Hello my dear readers, it’s been a while since my last post. I was busy finding my way within China and been thinking about what to bring to you from my view to help you understand more about the place I come from.
When over looking Chinese media and politics, it is not hard to find the word ‘revolution’. In fact, it is everywhere. But as I argued so many times with my international friends, that China’s political system is not that ‘communist’ but becoming more ‘market directed’, the Chinese so called ‘revolution’ never seem to get out of sight. With such determination on ‘revolutionising’ the society, China has never been so keen on its international presence.
I was watching a TV programme at Phoenix TV about China’s diplomatic policy and how other neighbouring countries perceive China. This country is now bringing more attention than ever to the world and at some point it is enjoying the attention, which is distinctively different from how it used to react. The reason for China’s higher profile is no doubt related to its economy, however, having such subversive shift resulted in imbalanced value making modern China a bit blunder/fickle place where people have low self-esteem toward themselves.
Why low self-esteem? It is like a child once not good at drawing but now he’s got nice colour pencil and more practiced, then he just can’t wait to show off his fantastic drawings. All the pride flowing around Chinese media saying ‘China is a strong country’ and other propaganda, from what I see, is a result of lack of confidence. When the TV presenter asked former government general secretary of Malaysia, who is a third generation of Chinese immigrant in Southeast Asia, ‘why Chinese should adopt to Western concepts of speaking in a low voice in the public when traditionally, we speak loud?’ The person (can’t remember his name) answered, ‘Chinese logic is very forceful which I don’t quite understand anymore. Understanding each other is important, but what about being nice and kind?’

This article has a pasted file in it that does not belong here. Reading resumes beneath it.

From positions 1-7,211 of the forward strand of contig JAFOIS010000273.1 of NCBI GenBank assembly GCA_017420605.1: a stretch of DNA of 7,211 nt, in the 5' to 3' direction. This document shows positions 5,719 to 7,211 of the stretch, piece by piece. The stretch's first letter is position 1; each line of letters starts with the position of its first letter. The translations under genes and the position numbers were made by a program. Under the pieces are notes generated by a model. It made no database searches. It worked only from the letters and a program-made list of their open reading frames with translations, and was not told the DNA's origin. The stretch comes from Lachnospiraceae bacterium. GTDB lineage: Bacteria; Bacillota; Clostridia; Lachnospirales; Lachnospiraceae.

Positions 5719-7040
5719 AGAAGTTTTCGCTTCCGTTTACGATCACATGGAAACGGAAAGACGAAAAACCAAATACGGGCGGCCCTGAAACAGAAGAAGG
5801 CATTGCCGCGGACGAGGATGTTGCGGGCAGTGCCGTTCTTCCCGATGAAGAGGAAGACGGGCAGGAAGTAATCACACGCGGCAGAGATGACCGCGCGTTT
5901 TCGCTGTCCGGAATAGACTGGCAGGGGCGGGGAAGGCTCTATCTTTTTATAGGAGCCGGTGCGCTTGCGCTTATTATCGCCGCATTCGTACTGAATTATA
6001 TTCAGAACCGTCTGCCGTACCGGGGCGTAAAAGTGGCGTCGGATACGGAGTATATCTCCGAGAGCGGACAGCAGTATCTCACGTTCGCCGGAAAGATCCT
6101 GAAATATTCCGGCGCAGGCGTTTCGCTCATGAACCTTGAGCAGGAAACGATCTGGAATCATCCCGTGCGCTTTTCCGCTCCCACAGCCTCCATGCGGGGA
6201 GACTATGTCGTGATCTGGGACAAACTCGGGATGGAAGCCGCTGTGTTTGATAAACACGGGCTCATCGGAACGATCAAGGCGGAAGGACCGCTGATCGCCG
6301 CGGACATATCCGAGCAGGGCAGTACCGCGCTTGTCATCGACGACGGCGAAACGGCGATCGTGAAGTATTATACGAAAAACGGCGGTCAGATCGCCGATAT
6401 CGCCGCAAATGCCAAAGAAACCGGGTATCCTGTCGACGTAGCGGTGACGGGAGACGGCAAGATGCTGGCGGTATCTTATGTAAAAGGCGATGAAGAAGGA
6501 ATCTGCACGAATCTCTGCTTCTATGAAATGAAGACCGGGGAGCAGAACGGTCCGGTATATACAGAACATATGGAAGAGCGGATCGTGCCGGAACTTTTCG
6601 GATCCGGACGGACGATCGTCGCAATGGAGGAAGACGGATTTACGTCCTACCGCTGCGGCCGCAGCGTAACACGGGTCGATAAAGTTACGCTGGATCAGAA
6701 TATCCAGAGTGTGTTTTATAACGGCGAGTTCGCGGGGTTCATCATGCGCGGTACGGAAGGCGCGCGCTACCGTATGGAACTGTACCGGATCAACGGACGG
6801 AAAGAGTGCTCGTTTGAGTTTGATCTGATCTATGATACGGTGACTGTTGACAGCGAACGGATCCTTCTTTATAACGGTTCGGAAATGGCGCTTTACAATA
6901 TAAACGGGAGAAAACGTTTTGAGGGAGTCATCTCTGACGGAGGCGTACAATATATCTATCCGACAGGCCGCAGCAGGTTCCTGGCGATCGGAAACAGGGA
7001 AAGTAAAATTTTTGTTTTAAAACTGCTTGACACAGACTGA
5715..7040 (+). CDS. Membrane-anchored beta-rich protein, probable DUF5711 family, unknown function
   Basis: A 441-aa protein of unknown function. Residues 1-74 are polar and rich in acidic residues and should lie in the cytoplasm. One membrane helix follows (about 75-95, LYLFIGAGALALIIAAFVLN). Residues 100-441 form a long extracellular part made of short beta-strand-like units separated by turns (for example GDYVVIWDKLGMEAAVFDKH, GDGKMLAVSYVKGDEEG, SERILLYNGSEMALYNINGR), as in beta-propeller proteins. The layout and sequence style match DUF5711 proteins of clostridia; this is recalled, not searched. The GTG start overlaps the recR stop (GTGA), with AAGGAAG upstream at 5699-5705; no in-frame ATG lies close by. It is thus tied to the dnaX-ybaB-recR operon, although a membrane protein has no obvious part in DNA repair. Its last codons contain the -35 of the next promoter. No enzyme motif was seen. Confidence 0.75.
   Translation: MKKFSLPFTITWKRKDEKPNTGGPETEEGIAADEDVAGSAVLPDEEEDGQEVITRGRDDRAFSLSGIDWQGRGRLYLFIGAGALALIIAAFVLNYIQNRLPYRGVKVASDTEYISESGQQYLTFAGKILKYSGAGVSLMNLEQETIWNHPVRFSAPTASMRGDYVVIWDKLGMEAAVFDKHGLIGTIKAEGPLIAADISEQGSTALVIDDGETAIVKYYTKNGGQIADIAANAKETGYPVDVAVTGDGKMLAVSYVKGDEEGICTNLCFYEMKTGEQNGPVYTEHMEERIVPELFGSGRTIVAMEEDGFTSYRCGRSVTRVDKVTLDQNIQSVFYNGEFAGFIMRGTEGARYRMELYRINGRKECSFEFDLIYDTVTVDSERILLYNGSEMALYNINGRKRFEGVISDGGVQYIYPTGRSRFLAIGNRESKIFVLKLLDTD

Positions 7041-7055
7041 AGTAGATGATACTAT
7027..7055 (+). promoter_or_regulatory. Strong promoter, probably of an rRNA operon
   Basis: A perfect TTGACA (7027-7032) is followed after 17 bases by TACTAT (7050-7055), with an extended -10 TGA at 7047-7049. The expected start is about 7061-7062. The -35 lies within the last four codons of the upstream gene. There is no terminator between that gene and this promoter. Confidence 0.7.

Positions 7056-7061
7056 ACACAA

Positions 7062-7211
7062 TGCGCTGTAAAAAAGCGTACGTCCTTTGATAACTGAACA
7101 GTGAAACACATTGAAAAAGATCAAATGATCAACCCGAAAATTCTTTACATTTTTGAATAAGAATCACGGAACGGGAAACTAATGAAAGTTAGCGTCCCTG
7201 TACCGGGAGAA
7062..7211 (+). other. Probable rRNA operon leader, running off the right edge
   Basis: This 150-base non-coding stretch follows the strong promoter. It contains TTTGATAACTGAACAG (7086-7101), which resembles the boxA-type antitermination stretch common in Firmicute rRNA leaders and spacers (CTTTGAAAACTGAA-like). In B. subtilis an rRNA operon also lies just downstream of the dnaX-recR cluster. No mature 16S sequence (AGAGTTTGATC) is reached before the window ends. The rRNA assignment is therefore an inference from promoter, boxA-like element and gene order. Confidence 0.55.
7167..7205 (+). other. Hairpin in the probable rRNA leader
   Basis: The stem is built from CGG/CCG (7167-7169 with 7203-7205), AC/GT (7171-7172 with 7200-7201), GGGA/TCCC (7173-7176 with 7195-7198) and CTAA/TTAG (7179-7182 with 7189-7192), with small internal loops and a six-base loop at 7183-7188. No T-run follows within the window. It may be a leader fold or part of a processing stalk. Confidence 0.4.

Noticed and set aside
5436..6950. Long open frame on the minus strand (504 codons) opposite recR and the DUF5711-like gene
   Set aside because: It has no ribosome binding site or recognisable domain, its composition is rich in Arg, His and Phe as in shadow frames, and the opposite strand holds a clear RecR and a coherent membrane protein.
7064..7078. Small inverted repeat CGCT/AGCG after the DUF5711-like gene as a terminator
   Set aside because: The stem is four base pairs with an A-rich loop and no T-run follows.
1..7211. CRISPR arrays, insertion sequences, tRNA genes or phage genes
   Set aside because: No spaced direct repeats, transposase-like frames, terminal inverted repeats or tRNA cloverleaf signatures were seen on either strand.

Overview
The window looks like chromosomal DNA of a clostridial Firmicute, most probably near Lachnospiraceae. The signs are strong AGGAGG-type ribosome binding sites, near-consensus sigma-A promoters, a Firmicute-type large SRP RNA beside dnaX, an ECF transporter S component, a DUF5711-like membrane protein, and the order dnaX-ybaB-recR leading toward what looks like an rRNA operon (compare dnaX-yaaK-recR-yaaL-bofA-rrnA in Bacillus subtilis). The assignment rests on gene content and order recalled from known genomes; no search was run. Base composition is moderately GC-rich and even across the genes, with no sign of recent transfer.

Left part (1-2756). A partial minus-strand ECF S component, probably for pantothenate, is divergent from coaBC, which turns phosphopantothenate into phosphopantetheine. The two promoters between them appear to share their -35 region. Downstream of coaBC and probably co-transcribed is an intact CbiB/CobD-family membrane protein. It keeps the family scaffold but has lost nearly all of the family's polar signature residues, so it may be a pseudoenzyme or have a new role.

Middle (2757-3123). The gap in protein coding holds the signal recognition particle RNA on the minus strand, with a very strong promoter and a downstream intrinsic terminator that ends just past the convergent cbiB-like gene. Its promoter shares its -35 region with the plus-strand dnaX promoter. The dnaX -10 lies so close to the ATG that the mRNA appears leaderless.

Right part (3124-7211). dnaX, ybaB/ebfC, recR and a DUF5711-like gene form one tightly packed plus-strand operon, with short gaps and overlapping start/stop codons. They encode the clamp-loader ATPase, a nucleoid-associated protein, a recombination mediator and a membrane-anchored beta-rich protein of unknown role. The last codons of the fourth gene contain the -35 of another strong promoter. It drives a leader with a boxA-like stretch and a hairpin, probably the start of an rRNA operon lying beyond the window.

Worth noticing I always say, that China’s pride is very similar to American pride, but under the name of ‘revolution’, as if we don’t keep this ‘revolution-al’ mind for the next century, we would waste the fruit of taking down the Chinese emperor. Interestingly, BBC’s survey reflected a decline of China’s image among other people’s mind despite its economic growth. The speaker in the TV programme suggested that maybe China could find a way to be strong but less aggressive, or strike a balance knowing when to show its strong side, and when to show its gentle side.
It is always easier said than done, especially when China is now facing the problem of adjusting its own value within this society. China is a child learnt to run before walking, and now it needs to slow down and learn to walk, also dealing with the fact that no one can keep running forever. How should China keep ‘revolutionising’? And what exactly the revolutionary result should be? As younger generation, I would suggest to my parents that they should not expect a revolutionary change in my life compare to theirs. Because what China has progressed in the last century is enormous, which we should be grateful for, but can never take such change for granted.